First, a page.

Asphalt Green’s AG6 bootcamp-style workout has something for everyone.

By Health.com
Updated: May 30, 2019

I cannot tell a lie: I am not in what I consider my peak shape at the moment. Typically, I work out six days a week. Right now, I am averaging two days—three if I’m lucky. (Hey, sometimes the body needs some rest!) Plus, I’ve been traveling a lot for work, so being cramped up in an airplane seat is not exactly beneficial to my 5’4” frame. Translation: I went into Asphalt Green’s AG6 knowing that it was going to be a physical battle. What I didn’t realize was that I was going to have to train my brain too. Intrigued? Here’s what you need to know.

Bootcamp basics: A staple in the fitness industry, bootcamp-style classes, which often take their cues from military recruit training programs and combine cardio and strength exercises for a total-body burn, can be held indoors or outdoors. They typically stress all-over functional training, which not only improves one’s athletic skills, but also primes the body for activities in daily life (read: hauling groceries or placing your carry-on in the plane’s overhead compartment). Oh yeah, and they torch a ton of calories because they are HIIT in nature.

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What AG6 says you’ll get: The 55-minute AG6 class is all about pushing your limits. The high-intensity, circuit-based program promises “a fitness experience like no other.” One that “focuses on movement with purpose to uncover your athletic sixth sense and strengthen all major muscle groups.”  

What I got: A tough yet playful class that feels like it is taking place in the middle of an arcade. You move from station to station, working for 30 seconds to one minute then resting for 10 to 20 seconds. You’ll hit just about every exercise modality—strength, speed, reaction time, agility, and cardio.

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And there is something for everyone: med ball slams and throws, suicide sprints, burpees, mini hurdle hops, and the list goes on. With the short intervals, I didn’t have to endure the exercises I disliked the most (think weighted Russian twists and mountain climbers using a Bosu ball and gliding discs) for too long. There was even a cool tech twist, where some stations had pressure sensitive lights, which direct you where to throw, jump, or stand.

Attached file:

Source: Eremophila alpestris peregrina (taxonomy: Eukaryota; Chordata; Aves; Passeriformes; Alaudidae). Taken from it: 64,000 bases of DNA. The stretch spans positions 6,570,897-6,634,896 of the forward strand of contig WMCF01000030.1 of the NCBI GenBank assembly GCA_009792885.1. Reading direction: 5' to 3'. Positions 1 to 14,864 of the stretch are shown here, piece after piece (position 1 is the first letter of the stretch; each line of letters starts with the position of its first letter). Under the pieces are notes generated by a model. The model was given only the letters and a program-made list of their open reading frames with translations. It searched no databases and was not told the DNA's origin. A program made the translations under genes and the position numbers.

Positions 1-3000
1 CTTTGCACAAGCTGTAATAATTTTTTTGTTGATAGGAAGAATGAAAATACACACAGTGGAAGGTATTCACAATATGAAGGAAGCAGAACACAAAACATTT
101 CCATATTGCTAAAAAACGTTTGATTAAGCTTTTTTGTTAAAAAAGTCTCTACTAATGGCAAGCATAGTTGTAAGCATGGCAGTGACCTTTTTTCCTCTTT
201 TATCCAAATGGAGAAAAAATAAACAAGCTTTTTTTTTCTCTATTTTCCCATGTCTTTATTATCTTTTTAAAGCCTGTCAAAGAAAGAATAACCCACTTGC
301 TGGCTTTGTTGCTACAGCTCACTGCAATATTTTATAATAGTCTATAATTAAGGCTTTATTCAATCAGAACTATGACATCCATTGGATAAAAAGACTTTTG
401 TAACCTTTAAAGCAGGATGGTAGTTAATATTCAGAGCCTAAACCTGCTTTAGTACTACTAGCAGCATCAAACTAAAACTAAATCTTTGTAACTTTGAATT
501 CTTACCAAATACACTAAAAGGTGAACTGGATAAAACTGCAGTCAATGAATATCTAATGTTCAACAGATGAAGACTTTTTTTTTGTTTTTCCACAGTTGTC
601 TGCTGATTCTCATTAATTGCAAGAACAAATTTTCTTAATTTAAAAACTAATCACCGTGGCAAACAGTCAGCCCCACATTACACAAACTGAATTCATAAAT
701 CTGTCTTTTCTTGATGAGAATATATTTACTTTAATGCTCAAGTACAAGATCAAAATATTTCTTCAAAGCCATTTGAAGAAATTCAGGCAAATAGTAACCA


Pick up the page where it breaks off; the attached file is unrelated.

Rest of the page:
I appreciated that the instructor reviewed the exercises before we started each round (there were about four, each including seven stations) and that she yelled out form cues and motivations quips throughout the class. However, I do think it would be beneficial to either have two fit pros per class or have the teacher walk around the room more. There is just a lot happening here and the class is big—there were about 15 people in mine— so I think it would make students feel like the instructor was more engaged. FYI: Be sure to arrive early so you can warm up on your own. There isn’t a formal warmup for this class.

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Yes, it’s for you: If you want a high-energy workout that feels like a video game and keeps you on your toes—whether through varied exercises or sensory-based signals—you’ll enjoy this workout. I would recommend that first-timers partner up with AG6 regulars to help guide you through; I did, and it helped me immensely.

You should pass: If music is your motivator, you may not be so into this class. I found that the majority of the songs that I love to sweat to and that often give me an extra boost of energy were the ones that were played during the rest intervals. Also, if you prefer to zone out during the workout, pass. This class requires you to use your mind and your muscles the entire time. Finally, the flashing colored lights may not agree with everyone.

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